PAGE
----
on November 29, 2009
In his new book Jimmy presents 21 "life lessons" he has learned from livin' la vida low-carb. It all started when he lost about 200 pounds on a low carb diet. Since then he has become an informed blogger and enlightened voice of this way of eating.
He talks about his personal experiences, provides lessons from the medical literature and even recounts his own brother's death from symptoms related to morbid obesity. While you may not agree with his conclusions you can't argue with his heartfelt sincerity and soulful delivery. He even depicts in a humorous manner how he snared a role in a George Clooney film as a doorman. He even had a shot at a talking role!
The topics range from pediatric obesity to metabolism and even touch on cancer and memory loss. He quotes from the experts including author Gary Taubes, Dr. Eric Westman and Dr. Richard Feinman. Each topic has lessons illustrated with appropriate medical references which are presented in an easily readable manner.
He assumes the reader is familiar with low carb eating and spends more time discussing the health ramifications associated with this lifestyle although what he says is most important is that whatever diet is chosen be followed carefully. He acknowleges that there are different diets for different people although it is clear where his loyalties lie.
He even provides dramatic insights in his recollection of Heidi Diaz and the infamous Kimkins diet ... interesting reading to say the least.
So, whether you are an old hand at low carb or are looking to test the waters, Jimmy provides an interesting and compelling ride. Five stars!
on January 21, 2010
For most of my life, I've struggled with various eating disorders (sugar addiction, bulimia and compulsive overeating.) I'm sugar sensitive - someone whose body reacts to sugar like a toxic drug. Sugar triggers a reaction in my body that makes me crave more and more and more.
When I eat a low sugar diet it's like turning off the switch to binge in my brain. And yet I've often gone off this way of eating for several reasons - I feel deprived or I want to eat like a "normal" person and eat whatever I want. When I go off my eating plan, I go right back into the compulsive overeating.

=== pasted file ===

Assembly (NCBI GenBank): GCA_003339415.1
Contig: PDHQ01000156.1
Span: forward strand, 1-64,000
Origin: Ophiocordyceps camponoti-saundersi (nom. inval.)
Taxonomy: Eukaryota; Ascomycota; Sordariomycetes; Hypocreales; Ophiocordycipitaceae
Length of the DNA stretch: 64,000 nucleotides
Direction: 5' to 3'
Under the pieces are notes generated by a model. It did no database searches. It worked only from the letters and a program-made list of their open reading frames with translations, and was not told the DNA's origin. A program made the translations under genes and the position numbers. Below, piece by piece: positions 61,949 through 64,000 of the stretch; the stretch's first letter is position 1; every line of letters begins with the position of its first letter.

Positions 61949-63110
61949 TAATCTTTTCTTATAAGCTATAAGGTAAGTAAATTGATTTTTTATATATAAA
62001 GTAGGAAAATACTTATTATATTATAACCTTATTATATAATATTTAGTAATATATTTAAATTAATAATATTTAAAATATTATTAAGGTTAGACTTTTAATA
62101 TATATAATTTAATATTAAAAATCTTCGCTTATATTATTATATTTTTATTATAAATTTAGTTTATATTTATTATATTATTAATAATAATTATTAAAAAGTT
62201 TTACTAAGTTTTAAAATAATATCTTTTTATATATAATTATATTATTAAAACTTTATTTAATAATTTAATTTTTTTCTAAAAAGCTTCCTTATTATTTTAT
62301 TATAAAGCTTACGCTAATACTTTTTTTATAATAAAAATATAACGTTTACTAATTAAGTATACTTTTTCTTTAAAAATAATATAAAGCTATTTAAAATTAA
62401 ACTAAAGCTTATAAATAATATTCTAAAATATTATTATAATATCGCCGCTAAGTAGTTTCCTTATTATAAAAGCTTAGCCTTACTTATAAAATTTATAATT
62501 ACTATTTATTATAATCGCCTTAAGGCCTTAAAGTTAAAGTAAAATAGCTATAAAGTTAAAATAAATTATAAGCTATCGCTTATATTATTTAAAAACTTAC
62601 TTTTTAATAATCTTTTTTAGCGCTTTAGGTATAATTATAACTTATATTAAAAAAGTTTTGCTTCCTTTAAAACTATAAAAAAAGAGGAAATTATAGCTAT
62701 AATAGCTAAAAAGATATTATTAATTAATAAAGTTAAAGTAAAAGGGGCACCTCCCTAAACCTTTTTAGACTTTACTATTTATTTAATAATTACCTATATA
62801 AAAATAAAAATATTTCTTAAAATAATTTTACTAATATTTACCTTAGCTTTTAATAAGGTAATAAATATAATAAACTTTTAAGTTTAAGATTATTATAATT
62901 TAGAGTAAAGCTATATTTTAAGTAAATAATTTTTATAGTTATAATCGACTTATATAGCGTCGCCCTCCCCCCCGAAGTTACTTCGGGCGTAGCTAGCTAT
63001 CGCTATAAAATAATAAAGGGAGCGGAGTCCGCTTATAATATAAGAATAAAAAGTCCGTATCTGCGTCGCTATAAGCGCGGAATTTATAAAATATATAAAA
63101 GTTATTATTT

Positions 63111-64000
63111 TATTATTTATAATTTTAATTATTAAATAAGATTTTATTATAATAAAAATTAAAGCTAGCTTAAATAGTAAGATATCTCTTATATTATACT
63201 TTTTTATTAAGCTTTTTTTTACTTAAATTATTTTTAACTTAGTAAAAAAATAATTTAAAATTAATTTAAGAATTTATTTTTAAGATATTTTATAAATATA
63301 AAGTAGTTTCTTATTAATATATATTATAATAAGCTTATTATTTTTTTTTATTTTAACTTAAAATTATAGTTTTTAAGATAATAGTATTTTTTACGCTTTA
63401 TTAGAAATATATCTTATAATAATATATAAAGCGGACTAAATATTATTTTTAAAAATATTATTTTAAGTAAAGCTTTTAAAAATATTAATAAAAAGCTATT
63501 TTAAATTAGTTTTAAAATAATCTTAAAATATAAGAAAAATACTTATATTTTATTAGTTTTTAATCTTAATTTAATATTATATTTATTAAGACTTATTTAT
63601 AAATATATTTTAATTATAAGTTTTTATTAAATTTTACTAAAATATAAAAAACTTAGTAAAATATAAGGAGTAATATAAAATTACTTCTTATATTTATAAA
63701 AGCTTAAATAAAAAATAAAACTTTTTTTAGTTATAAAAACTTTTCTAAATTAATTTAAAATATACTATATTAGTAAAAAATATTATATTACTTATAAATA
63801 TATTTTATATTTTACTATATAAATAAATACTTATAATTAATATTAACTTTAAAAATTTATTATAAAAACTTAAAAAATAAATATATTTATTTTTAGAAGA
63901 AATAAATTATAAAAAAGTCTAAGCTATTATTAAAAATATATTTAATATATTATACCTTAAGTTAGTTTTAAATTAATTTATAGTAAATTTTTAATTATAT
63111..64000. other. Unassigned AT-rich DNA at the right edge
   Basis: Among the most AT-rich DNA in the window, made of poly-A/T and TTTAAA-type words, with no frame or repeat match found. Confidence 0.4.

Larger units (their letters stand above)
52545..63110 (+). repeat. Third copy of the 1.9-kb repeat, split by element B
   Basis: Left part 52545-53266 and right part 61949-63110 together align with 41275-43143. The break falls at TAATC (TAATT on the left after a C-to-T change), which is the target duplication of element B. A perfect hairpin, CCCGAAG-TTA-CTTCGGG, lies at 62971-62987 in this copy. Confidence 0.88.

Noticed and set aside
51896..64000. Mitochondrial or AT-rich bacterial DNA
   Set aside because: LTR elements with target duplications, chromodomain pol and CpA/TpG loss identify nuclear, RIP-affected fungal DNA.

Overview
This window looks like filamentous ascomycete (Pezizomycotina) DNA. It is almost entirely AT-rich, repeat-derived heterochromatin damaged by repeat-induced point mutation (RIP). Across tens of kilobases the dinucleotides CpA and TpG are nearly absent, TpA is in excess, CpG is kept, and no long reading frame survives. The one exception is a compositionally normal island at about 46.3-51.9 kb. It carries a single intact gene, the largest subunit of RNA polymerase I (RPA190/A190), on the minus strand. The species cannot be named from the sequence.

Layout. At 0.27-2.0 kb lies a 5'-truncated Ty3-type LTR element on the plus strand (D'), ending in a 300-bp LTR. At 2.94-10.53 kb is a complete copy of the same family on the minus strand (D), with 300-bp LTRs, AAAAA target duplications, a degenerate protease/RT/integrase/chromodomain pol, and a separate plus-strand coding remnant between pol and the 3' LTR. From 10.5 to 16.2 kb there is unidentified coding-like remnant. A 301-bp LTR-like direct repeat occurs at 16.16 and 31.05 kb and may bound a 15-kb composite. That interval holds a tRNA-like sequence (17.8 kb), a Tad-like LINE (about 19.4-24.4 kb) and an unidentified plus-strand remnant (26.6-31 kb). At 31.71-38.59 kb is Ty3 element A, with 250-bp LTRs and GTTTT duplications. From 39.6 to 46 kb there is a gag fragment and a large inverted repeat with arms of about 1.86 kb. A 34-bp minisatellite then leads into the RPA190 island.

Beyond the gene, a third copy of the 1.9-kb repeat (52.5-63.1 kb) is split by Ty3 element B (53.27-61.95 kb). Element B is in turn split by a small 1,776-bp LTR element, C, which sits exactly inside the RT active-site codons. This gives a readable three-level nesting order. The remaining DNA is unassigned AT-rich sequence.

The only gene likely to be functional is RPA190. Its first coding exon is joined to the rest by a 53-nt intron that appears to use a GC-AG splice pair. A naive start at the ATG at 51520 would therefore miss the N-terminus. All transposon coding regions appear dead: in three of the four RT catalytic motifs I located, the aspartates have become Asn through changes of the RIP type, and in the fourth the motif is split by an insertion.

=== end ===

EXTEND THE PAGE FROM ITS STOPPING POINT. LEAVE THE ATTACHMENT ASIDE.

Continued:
Enter Jimmy's book. What Jimmy's book and podcast have done is given me support to stick with a low sugar diet, as unconventional as it may be. His passion for low carb living is evident. Let his story guide you into a space of trust - where you listen to your own body to uncover what works for you.
on November 21, 2009
This is a great mindset shift to help you get out of the "going on a diet" mentality, and into the "I'm in a new, healthy, low-carb lifestyle and I want to live this way for the rest of my life because I want to be back into my high school clothes and stay in them + I want to feel great every day and to prevent cancer and heart disease."
If you've tried low carb and gradually found the carbs going back into your mouth, and then back on your butt or gut, this book will help you to get the kind of mindset that will allow you to keep the grea energy and weight-loss results that you can get from a low-carb lifestyle. Jimy goes through all of the major hang-ups that people have an obliterated them one-by-one.
One of the most difficult things about living low-carb is the poorly informed opinions of others. Everyone tells you that you're going to get gout or plop over from a heart attack because of all the saturated fat and cholesterol in your diet. Here's the thing about all that - NOT TRUE. We've spent billions searching for proof and there has been none to find. Jimmy breaks down everything and arms you with a psychological defense to the great mass of misinformation that passes for health advice.